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The Essentials

Dani Arlington shares her experience understudying the part of ‘Tessa’ in Prima Facie both in the West End and on Broadway

An understudy is an actor cast in a production to stand in for another actor if they are unable to attend a performance or to take over a role if a performer is unable to continue. It can be an amazing opportunity to practice your craft, work on excellent material with other talented actors and build relationships with fantastic writers, producers and directors.

My personal experience of understudying Jodie Comer in Suzie Miller’s one-woman play Prima Facie turned out to be the proudest achievement of my career so far – but I’m acutely aware this isn’t the case for most actors in understudy roles.

The role of Tessa was unique for a number of reasons. Prima Facie is a one-woman show, so it was an enormous role to cover. While a huge majority of understudies never actually get to perform in front of an audience during their run, I was guaranteed at least one public performance both in the West End and on Broadway.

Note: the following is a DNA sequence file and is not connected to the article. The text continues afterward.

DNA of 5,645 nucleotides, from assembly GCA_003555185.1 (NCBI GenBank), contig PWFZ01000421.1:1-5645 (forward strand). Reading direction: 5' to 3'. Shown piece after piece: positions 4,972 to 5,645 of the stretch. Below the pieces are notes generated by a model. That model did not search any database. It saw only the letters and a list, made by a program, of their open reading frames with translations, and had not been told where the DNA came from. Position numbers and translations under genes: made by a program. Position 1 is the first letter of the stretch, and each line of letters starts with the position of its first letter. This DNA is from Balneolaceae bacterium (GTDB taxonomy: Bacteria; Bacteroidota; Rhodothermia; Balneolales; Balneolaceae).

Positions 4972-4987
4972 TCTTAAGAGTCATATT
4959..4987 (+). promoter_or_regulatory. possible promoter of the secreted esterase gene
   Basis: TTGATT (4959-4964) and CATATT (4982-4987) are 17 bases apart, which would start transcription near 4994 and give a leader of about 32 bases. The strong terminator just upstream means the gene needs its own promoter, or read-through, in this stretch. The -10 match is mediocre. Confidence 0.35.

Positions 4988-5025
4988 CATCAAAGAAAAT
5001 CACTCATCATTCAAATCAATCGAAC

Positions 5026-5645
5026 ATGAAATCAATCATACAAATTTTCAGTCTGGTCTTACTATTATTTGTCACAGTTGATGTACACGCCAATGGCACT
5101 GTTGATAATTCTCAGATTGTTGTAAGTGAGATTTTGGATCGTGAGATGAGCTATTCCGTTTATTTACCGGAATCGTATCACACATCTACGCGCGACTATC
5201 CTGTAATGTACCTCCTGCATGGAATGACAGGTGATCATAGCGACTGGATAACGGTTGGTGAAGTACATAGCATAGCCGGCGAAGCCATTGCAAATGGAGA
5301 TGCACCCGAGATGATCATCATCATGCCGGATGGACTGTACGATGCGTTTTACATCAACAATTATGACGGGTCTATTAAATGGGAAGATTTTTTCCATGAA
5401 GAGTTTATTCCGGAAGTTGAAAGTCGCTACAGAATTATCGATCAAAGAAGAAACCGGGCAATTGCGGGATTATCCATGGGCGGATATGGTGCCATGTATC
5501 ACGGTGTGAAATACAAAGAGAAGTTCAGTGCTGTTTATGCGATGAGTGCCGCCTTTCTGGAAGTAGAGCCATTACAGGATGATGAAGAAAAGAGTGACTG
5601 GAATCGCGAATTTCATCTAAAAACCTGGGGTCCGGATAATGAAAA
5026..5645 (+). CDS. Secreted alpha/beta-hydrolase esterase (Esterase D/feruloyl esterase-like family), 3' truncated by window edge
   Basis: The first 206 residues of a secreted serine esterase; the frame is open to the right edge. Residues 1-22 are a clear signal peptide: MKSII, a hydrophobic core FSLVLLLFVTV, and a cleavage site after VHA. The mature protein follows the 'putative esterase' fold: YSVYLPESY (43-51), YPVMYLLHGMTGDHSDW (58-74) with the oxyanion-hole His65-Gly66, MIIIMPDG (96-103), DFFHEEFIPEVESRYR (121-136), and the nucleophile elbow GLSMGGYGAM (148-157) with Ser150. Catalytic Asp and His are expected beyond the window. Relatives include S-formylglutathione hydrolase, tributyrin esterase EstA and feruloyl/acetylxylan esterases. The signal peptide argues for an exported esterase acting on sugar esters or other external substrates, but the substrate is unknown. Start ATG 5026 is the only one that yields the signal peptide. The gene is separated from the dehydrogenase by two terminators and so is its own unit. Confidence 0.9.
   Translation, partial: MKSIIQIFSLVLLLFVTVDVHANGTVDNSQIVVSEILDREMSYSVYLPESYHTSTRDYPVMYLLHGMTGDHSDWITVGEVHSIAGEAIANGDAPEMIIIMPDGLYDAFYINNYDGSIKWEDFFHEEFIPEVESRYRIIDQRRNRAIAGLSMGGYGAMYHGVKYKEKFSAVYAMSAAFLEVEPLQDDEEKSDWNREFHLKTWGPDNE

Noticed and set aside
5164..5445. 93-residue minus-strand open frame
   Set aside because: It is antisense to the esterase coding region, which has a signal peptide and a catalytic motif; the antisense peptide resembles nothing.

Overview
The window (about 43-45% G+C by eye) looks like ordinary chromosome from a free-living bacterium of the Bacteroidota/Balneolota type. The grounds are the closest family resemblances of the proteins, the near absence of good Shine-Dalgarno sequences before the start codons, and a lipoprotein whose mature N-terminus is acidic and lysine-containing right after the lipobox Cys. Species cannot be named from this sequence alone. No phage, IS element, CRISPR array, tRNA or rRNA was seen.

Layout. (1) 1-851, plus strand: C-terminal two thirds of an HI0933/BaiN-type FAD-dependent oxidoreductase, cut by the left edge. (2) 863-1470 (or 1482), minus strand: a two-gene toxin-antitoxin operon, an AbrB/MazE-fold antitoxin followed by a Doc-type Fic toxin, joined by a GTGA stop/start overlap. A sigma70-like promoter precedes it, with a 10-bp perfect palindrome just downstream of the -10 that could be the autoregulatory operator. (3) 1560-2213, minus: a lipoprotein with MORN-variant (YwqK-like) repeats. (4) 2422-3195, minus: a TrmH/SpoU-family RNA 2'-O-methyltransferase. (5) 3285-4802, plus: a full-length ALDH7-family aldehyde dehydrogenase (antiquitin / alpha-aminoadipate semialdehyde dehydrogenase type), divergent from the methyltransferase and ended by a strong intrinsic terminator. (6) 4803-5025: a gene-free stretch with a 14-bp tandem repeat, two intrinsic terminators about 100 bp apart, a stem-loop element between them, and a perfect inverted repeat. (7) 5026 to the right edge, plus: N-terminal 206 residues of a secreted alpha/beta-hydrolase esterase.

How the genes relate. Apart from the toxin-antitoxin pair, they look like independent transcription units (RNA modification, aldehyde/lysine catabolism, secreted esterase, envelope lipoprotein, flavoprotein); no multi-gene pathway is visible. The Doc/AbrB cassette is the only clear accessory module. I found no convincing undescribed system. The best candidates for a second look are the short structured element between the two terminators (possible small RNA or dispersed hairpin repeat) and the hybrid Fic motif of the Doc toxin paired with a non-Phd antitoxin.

What’s more, I was very unsure of what to expect for my first understudy role and I was naturally quite apprehensive about the process. I’d heard a few horror stories of understudies being given a video of the show and the actor they were covering and told to ‘just do it like that’ – fortunately that wasn’t my experience.

Dani Arlington in ‘Prima Facie’. Image credit: Helen Murray

Preparing for the Part

Like every acting job, preparation is vital; even more so when you are understudying. I spent three months learning the lines before rehearsals started, not least because a 100-minute, one-woman play had more lines than I’d ever learned in my life.

To ease the overwhelming task, I would break it down into smaller sections, write it out, record it and take myself for a long walk while repeating the words aloud. Learning whilst moving my body is the only way for me. There were lots of amendments once we got into the rehearsal room, so making sure I was on top of the script was crucial.

Make the Role Your Own

It’s important to make the role your own, too. Yes, you are doing the same blocking and you need to pay really close attention to the technical elements of the production but connecting to the role in your own way is paramount.